MUST LISTEN: “Ravel’s Gaspard de la Nuit performed by Martha Argerich. It’s a shimmering, volatile and utterly seductive sound-world that made me fall in love with the possibilities of the piano.”
A VOICE FOR THE ORGAN
Dr Phoon Yu, 32
If there is one thing Dr Phoon Yu hopes the audience will pick up from his performance at Illuminations, it is a curiosity about the organ. “Better still, an inspiration to learn it — or get their kids to,” he quips. His own journey to the organ started relatively late when he was 20, but he has been playing the piano and the Chinese yangqin since he was a child. “My interest in music developed quite organically from playing those two instruments and then listening to, and reading about classical music.”
This appreciation deepened during his time at YSTCM. “Being in YSTCM gave me access to a lot of resources, such as scores and books about music. I was also fortunate to gain connections with other musicians and opportunities to compose and perform.” It also led to a three-semester stint at the Peabody Institute of the Johns Hopkins University, the oldest conservatory in the United States.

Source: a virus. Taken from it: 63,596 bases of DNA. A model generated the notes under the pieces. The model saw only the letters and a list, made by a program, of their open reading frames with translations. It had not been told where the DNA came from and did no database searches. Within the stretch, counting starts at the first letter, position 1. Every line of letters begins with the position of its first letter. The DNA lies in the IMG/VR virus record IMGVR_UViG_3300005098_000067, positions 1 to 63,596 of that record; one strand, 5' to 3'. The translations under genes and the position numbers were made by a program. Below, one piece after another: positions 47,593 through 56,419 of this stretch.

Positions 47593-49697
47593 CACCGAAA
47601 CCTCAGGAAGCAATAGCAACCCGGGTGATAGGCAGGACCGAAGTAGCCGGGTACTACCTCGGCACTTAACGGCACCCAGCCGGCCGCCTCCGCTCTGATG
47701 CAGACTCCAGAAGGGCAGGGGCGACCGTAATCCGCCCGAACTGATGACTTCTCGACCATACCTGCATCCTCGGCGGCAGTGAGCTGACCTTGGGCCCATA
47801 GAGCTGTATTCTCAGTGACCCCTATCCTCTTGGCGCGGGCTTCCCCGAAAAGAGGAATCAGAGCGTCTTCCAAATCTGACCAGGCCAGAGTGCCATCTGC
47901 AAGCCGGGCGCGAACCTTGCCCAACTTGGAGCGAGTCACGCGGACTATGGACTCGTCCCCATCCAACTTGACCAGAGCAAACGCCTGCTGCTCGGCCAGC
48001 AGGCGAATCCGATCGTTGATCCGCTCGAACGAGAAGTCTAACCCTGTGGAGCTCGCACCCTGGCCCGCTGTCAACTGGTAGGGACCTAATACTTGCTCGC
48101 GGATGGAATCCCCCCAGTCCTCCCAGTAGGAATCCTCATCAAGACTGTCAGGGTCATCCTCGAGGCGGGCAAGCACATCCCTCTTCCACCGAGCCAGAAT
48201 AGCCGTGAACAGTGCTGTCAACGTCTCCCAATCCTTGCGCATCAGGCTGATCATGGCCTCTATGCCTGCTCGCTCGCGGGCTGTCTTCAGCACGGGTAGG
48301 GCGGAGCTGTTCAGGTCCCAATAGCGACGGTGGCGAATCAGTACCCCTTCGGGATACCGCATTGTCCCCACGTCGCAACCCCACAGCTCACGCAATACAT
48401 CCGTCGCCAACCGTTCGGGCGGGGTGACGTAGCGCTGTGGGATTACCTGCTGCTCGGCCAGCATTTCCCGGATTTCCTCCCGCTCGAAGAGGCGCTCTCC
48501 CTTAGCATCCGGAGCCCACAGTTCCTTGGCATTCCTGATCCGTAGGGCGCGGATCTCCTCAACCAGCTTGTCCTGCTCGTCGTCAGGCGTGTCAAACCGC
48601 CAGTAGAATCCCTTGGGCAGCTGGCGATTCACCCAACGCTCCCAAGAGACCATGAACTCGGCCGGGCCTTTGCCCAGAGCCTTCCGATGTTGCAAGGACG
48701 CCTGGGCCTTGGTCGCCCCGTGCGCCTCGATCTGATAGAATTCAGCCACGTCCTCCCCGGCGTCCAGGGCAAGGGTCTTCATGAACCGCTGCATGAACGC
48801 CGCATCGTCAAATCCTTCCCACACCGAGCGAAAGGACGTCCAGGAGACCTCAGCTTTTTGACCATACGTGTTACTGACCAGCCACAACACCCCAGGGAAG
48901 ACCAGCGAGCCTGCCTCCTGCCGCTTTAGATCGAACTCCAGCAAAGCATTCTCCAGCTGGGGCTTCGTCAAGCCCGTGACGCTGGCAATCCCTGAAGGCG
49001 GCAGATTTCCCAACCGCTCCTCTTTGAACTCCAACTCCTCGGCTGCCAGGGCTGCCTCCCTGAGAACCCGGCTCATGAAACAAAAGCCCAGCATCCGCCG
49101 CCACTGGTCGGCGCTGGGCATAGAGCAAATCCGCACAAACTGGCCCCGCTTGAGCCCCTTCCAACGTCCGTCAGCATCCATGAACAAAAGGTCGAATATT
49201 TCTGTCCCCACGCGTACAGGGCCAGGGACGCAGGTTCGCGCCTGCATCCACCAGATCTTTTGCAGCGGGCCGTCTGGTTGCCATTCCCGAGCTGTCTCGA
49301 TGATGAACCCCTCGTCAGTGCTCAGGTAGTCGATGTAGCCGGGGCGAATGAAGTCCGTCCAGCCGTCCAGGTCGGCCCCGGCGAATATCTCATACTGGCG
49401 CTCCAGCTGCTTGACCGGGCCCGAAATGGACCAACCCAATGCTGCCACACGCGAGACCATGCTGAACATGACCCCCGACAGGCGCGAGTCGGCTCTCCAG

Since then, he has completed his Doctor of Musical Arts degree in organ performance at The Juilliard School as a C. V. Starr Doctoral Fellow under the tutelage of Paul Jacobs. He will return to Singapore for Illuminations, which he co-wrote with fellow alumnus and friend Mr Jonathan Shin. Reflecting on the hard work of musicians, he says, “I think splashes don’t generally happen out of the blue; usually, people just keep working and improving at their craft until they get noticed by someone who can make things happen for them. It’s a slow-building process, although getting to know people (and getting people to know about you!) certainly can accelerate the process.”
MUST LISTEN: “Johann Sebastian Bach’s ‘Gigue’ Fugue in G major BWV 577 as played by my teacher Paul Jacobs on the NPR Music Tiny Desk series: the combination of feet virtuosity, complex counterpoint, and quasi-orchestral registration sums up the pinnacle of organ-playing.”
Tickets for Illuminations are available at esplanade.com.
Text by: Roy Sim